CFO agility in the spotlight Resilience: Leading with purpose to address fear, dislocation, and tough choices

One retail CFO we talked with lauded his CEO for “not allowing us to let go of the mission,” which should help the company maintain strong customer and employee loyalty—perhaps even more so coming out of the crisis. Some companies have used their organizational purpose to guide decisions that had to be made quickly to preserve economic objectives and ensure business continuity. Others have used their purpose to think through accommodations to provide flexibility with deadlines, address fear, or sustain psychological or physical safety. CFOs are deeply involved in all of these decisions and can speed access to funds and resources, for example, to build barriers for cashiers at essential stores or for the IT function to set people up to work from home.

CFOs are charged with making trade-offs that can affect the resilience of the entire organization. One CFO, for example, made the conscious decision to cut costs across the board to get some discretionary income, and another told us about trying to balance a focus on the long term with dealing with the fact that some locations are at risk in the short term.

Following are some of the best practices CFOs are engaging in to ensure they and their organizations become more resilient:

  • Lead with purpose. Connecting tough crisis finance decisions to the organization’s larger purpose, and making trade-offs transparent and clearly driven by broader purpose and aspirations, can give stakeholders more context and help them better accept hard calls.
  • Prepare for setbacks. CFOs are more aware than most of the risks, trade-offs, and potential unintended consequences of short-term crisis decisions. Though avoiding perfectionism is crucial to adaptability, CFOs must also prepare themselves and the organization for the fact that some actions just won’t work as planned.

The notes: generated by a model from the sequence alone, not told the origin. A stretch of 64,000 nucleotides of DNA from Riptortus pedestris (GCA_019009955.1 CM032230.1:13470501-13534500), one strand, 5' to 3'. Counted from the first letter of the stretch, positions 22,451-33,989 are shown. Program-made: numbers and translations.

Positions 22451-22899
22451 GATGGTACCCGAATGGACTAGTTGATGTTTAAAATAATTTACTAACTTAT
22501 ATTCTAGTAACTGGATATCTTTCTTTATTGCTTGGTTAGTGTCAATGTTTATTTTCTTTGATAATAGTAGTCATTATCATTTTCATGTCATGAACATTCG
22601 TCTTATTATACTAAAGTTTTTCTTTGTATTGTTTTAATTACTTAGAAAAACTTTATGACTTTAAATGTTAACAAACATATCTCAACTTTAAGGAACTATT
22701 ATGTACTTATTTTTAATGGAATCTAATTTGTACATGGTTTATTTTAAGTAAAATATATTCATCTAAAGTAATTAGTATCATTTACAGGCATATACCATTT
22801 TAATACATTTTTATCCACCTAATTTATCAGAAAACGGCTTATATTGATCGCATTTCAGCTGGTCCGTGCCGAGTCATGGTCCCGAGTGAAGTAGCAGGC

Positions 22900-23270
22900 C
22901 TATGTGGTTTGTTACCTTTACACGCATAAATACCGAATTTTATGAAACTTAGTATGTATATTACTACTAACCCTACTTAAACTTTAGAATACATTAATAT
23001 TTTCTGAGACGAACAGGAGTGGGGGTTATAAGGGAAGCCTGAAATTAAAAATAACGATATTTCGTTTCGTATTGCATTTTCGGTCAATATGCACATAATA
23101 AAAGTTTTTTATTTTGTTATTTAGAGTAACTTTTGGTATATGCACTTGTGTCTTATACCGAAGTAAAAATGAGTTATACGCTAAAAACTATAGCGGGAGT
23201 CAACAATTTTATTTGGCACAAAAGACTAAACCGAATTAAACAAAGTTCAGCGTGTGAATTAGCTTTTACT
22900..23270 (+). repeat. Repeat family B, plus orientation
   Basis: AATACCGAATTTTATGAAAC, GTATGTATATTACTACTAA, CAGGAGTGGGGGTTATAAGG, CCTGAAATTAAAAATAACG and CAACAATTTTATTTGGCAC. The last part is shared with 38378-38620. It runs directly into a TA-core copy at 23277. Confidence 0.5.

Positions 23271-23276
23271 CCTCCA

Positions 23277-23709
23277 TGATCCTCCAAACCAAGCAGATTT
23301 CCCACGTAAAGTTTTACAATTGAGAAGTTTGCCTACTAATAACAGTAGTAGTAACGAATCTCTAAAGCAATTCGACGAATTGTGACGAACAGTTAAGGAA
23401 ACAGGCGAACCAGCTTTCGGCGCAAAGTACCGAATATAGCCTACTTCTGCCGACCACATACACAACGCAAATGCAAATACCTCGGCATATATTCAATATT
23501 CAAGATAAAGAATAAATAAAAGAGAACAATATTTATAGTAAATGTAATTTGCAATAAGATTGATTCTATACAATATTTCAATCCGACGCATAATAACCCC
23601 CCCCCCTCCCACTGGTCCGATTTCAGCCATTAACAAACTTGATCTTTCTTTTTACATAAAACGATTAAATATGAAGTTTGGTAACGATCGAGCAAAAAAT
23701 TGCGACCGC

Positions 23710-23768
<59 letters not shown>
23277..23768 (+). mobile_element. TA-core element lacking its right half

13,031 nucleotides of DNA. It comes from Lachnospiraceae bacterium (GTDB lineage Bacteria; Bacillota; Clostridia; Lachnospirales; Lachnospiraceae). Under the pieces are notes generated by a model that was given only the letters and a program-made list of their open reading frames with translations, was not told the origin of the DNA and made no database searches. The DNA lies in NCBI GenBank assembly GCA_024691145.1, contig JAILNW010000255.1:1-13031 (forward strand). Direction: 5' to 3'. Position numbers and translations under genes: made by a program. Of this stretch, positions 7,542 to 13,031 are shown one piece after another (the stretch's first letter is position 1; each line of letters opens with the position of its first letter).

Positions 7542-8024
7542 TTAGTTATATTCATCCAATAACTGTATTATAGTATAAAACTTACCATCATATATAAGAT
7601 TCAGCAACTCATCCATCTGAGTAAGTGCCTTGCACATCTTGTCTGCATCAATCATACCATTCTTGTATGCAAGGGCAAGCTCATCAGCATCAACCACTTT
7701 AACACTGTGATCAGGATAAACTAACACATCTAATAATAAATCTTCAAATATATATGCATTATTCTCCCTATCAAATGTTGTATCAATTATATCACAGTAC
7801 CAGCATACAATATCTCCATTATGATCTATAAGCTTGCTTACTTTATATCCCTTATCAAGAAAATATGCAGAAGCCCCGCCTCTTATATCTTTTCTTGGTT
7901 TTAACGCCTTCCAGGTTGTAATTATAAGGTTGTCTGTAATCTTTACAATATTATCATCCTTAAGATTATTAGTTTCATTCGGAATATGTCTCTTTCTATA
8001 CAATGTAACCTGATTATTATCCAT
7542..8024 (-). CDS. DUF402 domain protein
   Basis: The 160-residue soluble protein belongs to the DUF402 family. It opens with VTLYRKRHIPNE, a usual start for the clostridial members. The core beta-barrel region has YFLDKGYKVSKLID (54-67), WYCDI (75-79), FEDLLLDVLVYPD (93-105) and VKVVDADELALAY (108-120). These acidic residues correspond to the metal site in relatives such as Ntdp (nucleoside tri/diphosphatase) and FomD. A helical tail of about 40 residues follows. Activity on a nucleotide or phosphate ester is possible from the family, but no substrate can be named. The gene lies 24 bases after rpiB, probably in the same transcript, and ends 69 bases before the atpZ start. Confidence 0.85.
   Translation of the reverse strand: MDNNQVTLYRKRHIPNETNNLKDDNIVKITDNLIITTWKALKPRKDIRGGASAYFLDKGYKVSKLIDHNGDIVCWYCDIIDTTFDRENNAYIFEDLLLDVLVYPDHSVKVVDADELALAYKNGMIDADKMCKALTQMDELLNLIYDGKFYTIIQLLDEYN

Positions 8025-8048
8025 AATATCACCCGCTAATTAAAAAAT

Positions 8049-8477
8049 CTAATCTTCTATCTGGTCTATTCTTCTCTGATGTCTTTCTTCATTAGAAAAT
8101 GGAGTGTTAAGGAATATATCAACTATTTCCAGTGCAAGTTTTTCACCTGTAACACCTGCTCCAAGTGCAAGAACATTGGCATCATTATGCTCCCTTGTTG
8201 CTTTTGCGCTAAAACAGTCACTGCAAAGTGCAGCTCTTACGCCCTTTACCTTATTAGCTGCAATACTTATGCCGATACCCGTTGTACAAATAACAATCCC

• Take accountability. CFOs who hold themselves and others accountable can better retain trust across the organization. This includes focusing on what the CFO can control and avoiding a culture of blame when things go wrong. (For more on avoiding a culture of blame during the crisis, see “From blame to gain: Leading with agility in a crisis.”) It also involves fortifying the finance organization across tax, treasury, insurance, controllership, and other areas.
 CFO agility in the spotlight Learning: Testing ideas, experimenting, and iterating in real time

The speed of change is requiring all leaders to learn and exchange information faster than before the crisis. Some CFOs are learning from clients or partners that may be changing more quickly, while others are watching how things unfold in countries where the pandemic peaked earlier, to learn from the successes and failures of those governments and companies. CFOs are also concerned about growing friction between nations that might hamper the free flow of goods for some time and how their own organizations will need to get creative if industries get destroyed or revamped.